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Todd Klindt's home page > Todd Klindt's Office 365 Admin Blog > Posts > The new PnP.PowerShell Module is live!
January 19
The new PnP.PowerShell Module is live!

As of January 19th, 2021 the new and improved PnP.PowerShell module is no longer prerelease and is ready for the masses. You can also find it in a GitHub repo. It replaces the venerable SharePointPnPPowerShellOnline module we all know and love. The new module has a lot changes, but here are a few of the highlights:

  • PnP.PowerShell only works with online products like SharePoint Online and Microsoft 365. It does not work with SharePoint Server platforms like SharePoint 2013, 2016, or 2019.
  • It is built on .NET core 3.1 so it runs on non Windows platforms like Linux, Mac, and Azure Functions. SharePointPnPPowerShellOnline is built on .NET 4.6.1 and only runs on Windows.
  • PnP.PowerShell is focused on all of Microsoft 365, not just SharePoint. SharePointPnPPowerShellOnline started out focused on SharePoint and other things have snuck in over the years, but were never supported as well as we would have liked.
  • Authentication relies on App Registrations. To facilitate the cross application support the module relies on Graph API permissions as opposed to straight up usernames and passwords. SharePointPnPPowerShellOnline uses App Registrations as well, but it’s not built on that premise like PnP.PowerShell is.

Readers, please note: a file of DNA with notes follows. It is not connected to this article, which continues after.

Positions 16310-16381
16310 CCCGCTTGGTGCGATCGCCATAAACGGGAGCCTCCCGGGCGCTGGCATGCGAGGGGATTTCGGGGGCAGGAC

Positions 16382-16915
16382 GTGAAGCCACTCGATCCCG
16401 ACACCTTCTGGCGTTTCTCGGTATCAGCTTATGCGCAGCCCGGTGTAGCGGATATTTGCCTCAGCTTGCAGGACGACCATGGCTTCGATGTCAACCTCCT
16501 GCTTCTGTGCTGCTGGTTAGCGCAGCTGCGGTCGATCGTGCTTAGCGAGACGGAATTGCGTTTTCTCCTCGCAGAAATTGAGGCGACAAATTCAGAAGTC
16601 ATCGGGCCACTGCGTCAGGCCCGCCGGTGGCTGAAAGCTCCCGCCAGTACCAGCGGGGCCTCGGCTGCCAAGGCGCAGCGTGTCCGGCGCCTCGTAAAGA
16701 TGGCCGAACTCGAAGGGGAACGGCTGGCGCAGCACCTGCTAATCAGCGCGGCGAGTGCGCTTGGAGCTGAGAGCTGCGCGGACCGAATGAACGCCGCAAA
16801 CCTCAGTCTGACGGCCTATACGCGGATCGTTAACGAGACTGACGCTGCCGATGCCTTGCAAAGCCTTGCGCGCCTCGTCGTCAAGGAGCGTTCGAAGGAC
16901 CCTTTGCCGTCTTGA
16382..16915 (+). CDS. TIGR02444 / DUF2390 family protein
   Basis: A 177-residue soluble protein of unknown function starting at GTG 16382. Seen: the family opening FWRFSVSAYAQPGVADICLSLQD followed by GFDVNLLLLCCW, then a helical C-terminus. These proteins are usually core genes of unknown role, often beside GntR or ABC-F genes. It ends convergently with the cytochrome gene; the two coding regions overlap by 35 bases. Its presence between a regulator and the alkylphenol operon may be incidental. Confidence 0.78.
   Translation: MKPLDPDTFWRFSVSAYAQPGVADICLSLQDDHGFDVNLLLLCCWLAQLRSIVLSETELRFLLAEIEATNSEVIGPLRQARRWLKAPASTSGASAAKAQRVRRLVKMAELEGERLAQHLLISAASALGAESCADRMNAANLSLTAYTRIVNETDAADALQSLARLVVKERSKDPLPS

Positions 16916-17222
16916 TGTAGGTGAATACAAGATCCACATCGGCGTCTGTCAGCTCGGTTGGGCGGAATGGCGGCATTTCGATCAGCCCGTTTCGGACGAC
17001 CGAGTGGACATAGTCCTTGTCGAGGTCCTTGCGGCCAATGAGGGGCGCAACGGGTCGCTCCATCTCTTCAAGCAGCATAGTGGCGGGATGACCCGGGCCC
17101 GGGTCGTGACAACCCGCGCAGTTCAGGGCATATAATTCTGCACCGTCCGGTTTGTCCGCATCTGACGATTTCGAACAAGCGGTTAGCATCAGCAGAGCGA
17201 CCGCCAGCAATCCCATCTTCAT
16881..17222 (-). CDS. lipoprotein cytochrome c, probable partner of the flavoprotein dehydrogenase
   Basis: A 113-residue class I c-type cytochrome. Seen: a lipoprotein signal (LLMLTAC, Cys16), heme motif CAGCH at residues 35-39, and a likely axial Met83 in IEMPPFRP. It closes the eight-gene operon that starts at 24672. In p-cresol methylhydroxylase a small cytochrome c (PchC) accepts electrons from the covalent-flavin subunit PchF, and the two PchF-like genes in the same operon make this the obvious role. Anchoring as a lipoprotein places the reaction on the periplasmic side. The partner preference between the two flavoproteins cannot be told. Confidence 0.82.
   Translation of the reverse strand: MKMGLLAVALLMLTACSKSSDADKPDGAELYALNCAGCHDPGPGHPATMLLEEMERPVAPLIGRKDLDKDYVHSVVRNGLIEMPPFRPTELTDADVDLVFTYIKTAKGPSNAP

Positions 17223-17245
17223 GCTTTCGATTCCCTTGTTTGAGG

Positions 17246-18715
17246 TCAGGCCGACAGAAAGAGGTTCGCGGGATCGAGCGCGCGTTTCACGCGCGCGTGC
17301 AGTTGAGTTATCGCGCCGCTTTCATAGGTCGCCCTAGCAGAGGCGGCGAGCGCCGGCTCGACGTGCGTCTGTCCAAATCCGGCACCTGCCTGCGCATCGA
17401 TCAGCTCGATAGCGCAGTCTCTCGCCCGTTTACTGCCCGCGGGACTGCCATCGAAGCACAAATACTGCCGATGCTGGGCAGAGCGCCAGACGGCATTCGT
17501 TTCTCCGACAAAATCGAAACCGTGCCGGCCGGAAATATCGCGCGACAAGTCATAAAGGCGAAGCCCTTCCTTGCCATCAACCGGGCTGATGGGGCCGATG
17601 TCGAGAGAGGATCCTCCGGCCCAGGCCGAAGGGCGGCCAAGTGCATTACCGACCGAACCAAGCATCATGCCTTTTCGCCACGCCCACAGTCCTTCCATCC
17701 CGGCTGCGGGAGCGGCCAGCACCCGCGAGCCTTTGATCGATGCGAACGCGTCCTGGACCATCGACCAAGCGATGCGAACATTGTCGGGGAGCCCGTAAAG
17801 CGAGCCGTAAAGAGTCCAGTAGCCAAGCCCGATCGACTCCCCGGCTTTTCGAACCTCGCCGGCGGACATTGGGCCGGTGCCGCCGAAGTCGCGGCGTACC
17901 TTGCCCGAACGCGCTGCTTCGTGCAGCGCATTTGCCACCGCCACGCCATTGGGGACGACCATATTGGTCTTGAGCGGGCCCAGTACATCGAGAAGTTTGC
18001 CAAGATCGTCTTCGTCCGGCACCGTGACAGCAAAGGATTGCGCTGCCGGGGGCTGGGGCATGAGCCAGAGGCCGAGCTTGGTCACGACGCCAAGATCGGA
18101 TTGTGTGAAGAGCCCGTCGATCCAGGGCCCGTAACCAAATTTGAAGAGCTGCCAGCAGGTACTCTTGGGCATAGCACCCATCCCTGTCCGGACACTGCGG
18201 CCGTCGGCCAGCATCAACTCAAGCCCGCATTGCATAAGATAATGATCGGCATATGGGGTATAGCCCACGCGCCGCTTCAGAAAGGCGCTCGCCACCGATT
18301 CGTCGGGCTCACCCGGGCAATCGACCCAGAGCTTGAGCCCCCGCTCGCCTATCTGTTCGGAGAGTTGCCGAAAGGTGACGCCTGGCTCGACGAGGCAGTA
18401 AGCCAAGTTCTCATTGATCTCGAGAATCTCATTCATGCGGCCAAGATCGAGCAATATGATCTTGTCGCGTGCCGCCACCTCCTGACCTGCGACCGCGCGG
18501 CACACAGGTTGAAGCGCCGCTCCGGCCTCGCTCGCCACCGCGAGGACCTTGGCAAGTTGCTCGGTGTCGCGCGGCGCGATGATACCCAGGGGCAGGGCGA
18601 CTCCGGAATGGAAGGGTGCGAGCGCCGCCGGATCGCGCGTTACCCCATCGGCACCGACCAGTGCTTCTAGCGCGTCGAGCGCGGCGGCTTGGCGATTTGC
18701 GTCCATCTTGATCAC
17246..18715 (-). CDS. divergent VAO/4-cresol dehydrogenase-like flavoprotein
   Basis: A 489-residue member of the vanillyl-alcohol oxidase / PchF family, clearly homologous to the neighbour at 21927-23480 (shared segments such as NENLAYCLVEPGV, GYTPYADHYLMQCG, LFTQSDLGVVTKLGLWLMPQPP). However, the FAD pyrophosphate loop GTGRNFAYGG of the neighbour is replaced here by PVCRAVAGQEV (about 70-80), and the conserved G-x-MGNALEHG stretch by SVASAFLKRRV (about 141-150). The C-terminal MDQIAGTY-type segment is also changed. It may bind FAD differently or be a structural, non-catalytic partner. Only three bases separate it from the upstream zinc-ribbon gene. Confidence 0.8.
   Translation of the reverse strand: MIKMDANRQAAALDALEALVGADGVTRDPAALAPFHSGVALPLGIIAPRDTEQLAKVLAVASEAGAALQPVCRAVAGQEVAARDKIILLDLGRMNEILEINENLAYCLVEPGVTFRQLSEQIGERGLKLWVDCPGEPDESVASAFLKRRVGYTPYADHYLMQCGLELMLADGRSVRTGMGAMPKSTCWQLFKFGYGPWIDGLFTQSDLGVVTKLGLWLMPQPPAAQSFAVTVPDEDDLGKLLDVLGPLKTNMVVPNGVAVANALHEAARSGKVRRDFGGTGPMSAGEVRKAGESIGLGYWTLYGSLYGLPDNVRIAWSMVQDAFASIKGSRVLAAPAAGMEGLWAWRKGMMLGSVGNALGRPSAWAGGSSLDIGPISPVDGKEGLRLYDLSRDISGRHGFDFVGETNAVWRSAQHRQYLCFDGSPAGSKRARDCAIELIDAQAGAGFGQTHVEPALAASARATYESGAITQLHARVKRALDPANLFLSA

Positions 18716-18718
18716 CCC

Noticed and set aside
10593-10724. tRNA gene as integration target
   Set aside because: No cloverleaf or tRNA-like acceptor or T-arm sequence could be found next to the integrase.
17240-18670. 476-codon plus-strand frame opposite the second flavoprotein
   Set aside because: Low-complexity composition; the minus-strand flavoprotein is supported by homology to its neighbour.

If you can, you should uninstall the SharePointPnPPowerShellOnline module and install PnP.PowerShell everywhere. You should also stop using Windows PowerShell 5.1 and move over to PowerShell 7.x. There are a couple of legit reasons why you can’t though. I have a whole blog post, “Using both PnP PowerShell Modules with PowerShell 5 and PowerShell 7” that covers how to have both modules and both shells available to you. For those of you with short attention spaces I’ll give you the tl;dr:

Open PowerShell 7.x in Administrator mode and uninstall all the modules:

Uninstall-Module SharePointPnPPowerShellOnline -Force –AllVersions
Uninstall-Module PnP.PowerShell -Force –AllVersions

That should clear all the appropriate modules out of PowerShell 7.x. You’re good there.

Now open Windows PowerShell 5.1 in Administrator mode. Here you’ll uninstall all the modules and reinstall them:

Uninstall-Module SharePointPnPPowerShellOnline -Force –AllVersions
Uninstall-Module PnP.PowerShell -Force –AllVersions

For good measure I close down the Windows PowerShell 5.1 host and open a new one before I install the new version. That might not be necessary, but it feels like cheap insurance. Either way, in a Windows PowerShell 5.1 Administrator shell install both modules:

Install-Module -Name SharePointPnPPowerShellOnline -Scope Allusers
Install-Module -Name PnP.PowerShell -Scope Allusers –AllowClobber